Enhanced excitability and suppression of A-type K+ current of pancreas-specific afferent neurons in a rat model of chronic pancreatitis

Guang-Yin Xu, John H Winston, Mohan Shenoy, Huaizhi Yin, Pankaj Jay Pasricha
American Journal of Physiology. Gastrointestinal and Liver Physiology 2006, 291 (3): G424-31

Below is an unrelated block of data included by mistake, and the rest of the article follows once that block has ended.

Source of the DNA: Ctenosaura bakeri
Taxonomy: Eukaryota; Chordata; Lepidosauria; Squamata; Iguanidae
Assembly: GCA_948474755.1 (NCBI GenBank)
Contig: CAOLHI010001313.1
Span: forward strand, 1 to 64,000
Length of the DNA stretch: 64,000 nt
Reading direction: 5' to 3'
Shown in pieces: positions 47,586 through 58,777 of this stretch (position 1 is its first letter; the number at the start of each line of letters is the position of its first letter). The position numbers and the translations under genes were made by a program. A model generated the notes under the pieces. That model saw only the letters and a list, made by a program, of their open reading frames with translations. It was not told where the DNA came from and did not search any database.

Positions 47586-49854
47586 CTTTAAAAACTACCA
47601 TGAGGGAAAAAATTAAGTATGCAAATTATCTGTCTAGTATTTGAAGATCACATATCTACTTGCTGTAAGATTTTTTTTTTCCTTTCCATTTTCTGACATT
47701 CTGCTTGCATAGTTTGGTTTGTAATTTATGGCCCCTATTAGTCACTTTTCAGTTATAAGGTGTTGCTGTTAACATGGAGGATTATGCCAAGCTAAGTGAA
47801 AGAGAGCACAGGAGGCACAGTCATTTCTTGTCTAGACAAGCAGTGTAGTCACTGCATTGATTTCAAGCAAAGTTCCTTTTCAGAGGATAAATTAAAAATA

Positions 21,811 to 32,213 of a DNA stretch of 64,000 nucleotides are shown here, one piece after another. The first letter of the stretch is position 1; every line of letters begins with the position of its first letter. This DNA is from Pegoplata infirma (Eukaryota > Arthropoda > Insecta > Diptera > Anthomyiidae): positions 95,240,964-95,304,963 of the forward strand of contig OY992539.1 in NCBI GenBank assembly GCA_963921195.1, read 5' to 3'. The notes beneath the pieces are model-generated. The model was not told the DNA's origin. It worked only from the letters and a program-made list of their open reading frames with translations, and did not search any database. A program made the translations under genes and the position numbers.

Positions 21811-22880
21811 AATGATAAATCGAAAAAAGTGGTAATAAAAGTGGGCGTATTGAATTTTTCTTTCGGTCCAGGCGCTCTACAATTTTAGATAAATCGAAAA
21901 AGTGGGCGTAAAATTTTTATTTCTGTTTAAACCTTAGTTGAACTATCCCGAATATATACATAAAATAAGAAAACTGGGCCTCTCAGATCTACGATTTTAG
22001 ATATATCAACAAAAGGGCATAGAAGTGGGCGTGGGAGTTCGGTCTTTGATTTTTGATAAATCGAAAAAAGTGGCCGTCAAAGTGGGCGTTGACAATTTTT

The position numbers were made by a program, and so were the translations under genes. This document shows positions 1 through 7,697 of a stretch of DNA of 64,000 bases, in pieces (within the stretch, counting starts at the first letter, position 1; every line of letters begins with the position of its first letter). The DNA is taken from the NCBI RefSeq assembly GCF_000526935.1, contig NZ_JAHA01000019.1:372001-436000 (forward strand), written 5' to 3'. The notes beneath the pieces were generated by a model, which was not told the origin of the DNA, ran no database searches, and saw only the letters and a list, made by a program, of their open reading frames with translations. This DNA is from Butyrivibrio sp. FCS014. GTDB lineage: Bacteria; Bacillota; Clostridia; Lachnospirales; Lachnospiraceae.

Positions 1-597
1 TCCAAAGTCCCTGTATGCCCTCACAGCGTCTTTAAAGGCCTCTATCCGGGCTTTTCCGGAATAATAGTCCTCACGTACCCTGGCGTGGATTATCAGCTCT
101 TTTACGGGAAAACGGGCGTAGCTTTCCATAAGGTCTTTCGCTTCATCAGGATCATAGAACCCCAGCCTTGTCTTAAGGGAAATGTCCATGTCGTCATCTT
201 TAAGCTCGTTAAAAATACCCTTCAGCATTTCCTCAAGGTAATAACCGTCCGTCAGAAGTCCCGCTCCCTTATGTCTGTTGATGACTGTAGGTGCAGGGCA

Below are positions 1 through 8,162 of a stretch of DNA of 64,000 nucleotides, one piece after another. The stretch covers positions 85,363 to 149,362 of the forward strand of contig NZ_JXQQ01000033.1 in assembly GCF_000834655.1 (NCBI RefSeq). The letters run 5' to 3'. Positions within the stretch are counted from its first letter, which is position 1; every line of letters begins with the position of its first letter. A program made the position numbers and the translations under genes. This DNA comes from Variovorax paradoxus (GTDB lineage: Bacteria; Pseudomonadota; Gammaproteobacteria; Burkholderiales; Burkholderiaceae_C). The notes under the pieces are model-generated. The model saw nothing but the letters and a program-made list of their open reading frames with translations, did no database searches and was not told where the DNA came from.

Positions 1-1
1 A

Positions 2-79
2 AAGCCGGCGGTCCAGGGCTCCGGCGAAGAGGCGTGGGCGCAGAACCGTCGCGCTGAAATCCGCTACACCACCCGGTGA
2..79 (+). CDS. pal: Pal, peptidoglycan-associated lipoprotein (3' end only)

Chronic pancreatitis (CP) is a relatively common disorder, characterized by glandular insufficiency and chronic, often intractable, pain. The mechanism of pain in CP is poorly understood. We have previously developed a model of trinitrobenzene sulphonic acid (TNBS)-induced CP that results in nociceptive sensitization in rats. This study was designed to examine changes in the excitability and alteration of voltage-gated K(+) currents of dorsal root ganglia (DRG) neurons innervating the pancreas. CP was induced in adult rats by an intraductal injection of TNBS. DRG neurons innervating the pancreas were identified by 1,1'-dioleyl-3,3,3',3-tetramethylindocarbocyanine methanesulfonate fluorescence labeling. Perforated patch-clamp recordings were made from acutely dissociated DRG neurons from control and TNBS-treated rats. Pancreas-specific DRG neurons displayed more depolarized resting potentials in TNBS-treated rats than those in controls (P < 0.02). Some neurons from the TNBS-treated group exhibited spontaneous firings. TNBS-induced CP also resulted in a dramatic reduction in rheobase (P < 0.05) and a significant increase in the number of action potentials evoked at twice rheobase (P < 0.05). Under voltage-clamp conditions, neurons from both groups exhibited transient A-type (I(A)) and sustained outward rectifier K(+) currents (I(K)). Compared with controls, the average I(A) but not the average I(K) density was significantly reduced in the TNBS-treated group (P < 0.05). The steady-state inactivation curve for I(A) was displaced by approximately 20 mV to more hyperpolarized levels after the TNBS treatment. These data suggest that TNBS treatment increases the excitability of pancreas-specific DRG neurons by suppressing I(A) density, thus identifying for the first time a specific molecular mechanism underlying chronic visceral pain and sensitization in CP.

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